There are approximately 70+ other online local business directories that you’re also going to want to make sure to claim and optimize. Examples include Yelp, Citysearch, DexKnows and EZlocal.

Optimizing your website and online business directory listings for your business’s physical location gives you a great opportunity to get new customers and increase sales, and can even increase your chances of being found when people do a local search.

However, being findable for local related searches won’t happen without a strategy. Just like Google, Bing and Yahoo, you need to be consistent with your Name, Address, and Phone Number (NAP). Spend time completely filling out all of your business’ information on each of the directories, i.e. your business hours, business description, category, types of payment accepted, etc.

And don’t be overwhelmed by all of the directories you need to claim. Instead, do a few each day or you can hire a professional SEO expert or an hourly worker to do the hard work for you.

How to Improve Your Online Reviews

Once you claim your online business directories, you’ll be able to interact with customers that may leave positive or negative reviews about your business online. These online reviews are crucial to your success.

According to BrightLocal 88% of people trust online reviews as much as a personal recommendation. Google even shows the number of 5-star reviews you have in the SERPs.

Begin by proactively trying to solicit positive reviews from happy customers. Once you claim your Google+/Google My Business page, you’ll have a URL unique to your business listing. Put that link in your signature of every email you send out and add: “Tell us how we’re doing. Your opinion matters. Leave us a review by visiting XXXXXXX” and link directly to your Google My Business page’s URL.

By taking a little bit of time to improve your online reviews and to ensure your satisfied customers leave reviews, you’ll increase the amount of trust potential customers have in your business.

Don’t Forget a Mobile-Friendly Website!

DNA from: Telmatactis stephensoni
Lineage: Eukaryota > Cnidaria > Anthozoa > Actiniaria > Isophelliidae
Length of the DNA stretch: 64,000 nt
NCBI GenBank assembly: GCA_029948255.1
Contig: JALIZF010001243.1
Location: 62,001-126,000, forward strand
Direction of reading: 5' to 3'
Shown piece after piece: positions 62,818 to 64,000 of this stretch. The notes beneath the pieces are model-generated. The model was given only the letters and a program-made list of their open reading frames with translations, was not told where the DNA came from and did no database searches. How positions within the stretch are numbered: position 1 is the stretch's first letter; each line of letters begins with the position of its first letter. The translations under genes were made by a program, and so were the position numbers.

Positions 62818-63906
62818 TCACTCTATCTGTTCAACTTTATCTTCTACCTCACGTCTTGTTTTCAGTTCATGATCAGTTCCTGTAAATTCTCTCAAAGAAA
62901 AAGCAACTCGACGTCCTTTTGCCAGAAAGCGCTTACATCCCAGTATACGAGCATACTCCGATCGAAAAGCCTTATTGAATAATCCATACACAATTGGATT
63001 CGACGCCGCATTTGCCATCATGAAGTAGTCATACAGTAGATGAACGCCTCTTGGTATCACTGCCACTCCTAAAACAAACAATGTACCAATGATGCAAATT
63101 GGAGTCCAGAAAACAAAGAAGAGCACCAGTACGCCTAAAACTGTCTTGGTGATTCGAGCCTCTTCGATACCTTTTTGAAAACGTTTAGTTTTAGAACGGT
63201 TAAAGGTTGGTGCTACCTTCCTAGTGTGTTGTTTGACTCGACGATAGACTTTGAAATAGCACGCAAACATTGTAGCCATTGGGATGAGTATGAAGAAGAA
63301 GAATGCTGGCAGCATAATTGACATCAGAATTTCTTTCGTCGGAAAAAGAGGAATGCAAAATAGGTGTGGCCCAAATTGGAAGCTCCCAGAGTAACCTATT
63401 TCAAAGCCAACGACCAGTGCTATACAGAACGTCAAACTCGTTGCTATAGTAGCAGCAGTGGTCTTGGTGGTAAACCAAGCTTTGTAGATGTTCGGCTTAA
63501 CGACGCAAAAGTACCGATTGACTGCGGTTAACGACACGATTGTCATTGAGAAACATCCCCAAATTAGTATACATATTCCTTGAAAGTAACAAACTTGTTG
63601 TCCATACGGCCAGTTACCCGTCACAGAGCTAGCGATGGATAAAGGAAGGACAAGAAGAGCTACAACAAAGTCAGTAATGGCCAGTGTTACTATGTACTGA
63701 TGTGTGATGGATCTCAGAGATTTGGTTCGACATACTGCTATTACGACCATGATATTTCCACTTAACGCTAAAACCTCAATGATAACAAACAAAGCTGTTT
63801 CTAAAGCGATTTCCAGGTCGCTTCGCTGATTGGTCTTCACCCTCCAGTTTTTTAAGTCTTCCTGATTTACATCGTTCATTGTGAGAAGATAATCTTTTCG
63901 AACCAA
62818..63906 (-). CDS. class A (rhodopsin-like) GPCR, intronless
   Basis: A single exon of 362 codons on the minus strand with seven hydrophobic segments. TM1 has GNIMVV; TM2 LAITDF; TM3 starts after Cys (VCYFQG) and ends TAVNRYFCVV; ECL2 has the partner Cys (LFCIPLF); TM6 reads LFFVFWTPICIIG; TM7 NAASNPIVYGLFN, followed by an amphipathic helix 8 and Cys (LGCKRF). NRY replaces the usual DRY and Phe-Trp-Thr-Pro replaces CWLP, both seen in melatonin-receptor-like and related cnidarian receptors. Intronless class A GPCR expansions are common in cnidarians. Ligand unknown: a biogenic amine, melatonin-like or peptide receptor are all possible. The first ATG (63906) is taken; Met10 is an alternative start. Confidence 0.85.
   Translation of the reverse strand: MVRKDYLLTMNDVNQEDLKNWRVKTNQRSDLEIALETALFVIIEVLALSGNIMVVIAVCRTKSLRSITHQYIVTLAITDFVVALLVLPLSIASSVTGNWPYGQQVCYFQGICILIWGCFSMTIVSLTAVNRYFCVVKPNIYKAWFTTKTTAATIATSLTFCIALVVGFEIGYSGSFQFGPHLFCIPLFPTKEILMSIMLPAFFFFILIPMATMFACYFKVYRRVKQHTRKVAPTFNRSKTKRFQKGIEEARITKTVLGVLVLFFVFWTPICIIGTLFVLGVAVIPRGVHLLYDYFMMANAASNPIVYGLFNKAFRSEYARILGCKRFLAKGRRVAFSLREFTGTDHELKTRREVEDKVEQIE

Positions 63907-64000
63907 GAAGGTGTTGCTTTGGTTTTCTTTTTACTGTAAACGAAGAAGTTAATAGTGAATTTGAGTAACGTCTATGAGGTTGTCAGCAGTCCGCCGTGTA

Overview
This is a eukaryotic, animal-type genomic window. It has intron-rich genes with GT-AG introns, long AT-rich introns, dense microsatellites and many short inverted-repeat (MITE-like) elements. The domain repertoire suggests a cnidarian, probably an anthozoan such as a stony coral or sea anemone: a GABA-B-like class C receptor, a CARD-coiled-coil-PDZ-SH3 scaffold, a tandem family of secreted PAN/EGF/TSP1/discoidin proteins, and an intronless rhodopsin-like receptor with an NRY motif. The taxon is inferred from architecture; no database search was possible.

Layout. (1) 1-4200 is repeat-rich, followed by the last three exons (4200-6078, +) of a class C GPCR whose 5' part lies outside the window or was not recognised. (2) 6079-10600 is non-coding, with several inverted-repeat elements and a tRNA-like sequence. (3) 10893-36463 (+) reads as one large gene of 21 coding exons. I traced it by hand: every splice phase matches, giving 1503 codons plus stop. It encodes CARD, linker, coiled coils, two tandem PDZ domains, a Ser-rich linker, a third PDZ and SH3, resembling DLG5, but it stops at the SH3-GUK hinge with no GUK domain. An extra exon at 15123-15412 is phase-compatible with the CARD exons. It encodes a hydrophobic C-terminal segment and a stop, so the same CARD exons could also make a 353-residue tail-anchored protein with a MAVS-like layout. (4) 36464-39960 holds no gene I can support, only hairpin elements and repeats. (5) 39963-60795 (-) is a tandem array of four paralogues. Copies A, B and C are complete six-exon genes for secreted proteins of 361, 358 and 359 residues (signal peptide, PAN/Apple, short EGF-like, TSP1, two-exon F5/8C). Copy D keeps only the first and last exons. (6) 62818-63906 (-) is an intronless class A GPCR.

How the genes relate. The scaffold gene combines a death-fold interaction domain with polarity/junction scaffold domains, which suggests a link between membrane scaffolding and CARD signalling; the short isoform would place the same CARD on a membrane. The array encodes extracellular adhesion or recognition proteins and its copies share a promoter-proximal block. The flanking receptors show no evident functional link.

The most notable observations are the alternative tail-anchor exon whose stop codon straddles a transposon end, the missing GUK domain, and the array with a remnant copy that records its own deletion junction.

Now more than ever you need to have a mobile-friendly site. If you don’t have a mobile site, bummer for you—you need a new website.

Why? Because more people are searching on mobile devices like tablets and smart phones vs. desktop computers than ever before AND Google started this year to penalize websites that weren’t mobile friendly. Yikes!

To see if your site meets Google’s Mobile-Friendly standards, visit https://www.google.com/webmasters/tools/mobile-friendly, enter your URL and you’ll get the results.

Again, if your site isn’t mobile-friendly, you absolutely need a new mobile-friendly site because you’ll get penalized by Google otherwise. I know that’s rough, but it’s a fact and a reality.

Why Content Is Now a Necessity

Do you hate to blog? Sorry, but you need to get over it.

Search engines check your site for frequent content updates, and they want quality content, not just a simple brain dump.

Blog posts are also the best way to optimize for targeted keywords and to create new content that can rank in search engines. If you’re able to publish a new blog post at least once a week, that’s a great start that will help your search engine rankings.

Start by doing keyword research to find out what people are searching for, such as “how to find the best dentist,” “how do I make chicken noodle soup,” “what’s the best way to lose weight,” etc. Pick out one to two keywords or keyword phrases and write a blog post targeting those keywords. Remember, you’re writing blog posts for your visitors, so make sure you’re not pitching your business but rather you’re providing valuable, impartial content.

This will help to build trust with your visitors while also creating more content that can rank in and get found by search engines.

Are You Overwhelmed by All of These Steps?

Don’t be. From one business owner to another, I know you definitely can learn to optimize your website (heck, I taught myself SEO 17+ years’ ago). And the fact that there are multiple steps to complete means that each box you check off becomes yet another way your business is differentiated from the competition since most businesses won’t put in the time and effort it takes to optimize their website and listings for organic search engine rankings.

Do a little bit of this guide day by day and little by little and you will help your site rank higher in search engines, which will eventually mean more business for you and less traffic for your competition!

About the Author

Sherry_BonneliSherry Bonelli, Digital Marketer and Presenter/Speaker, has been a digital marketing professional since 1998. She’s been featured on the TODAY Show, ABC News, CBS News and other newspapers and radio outlets and is currently the owner of early bird digital marketing, a full-service digital marketing agency located in Cedar Rapdis, IA.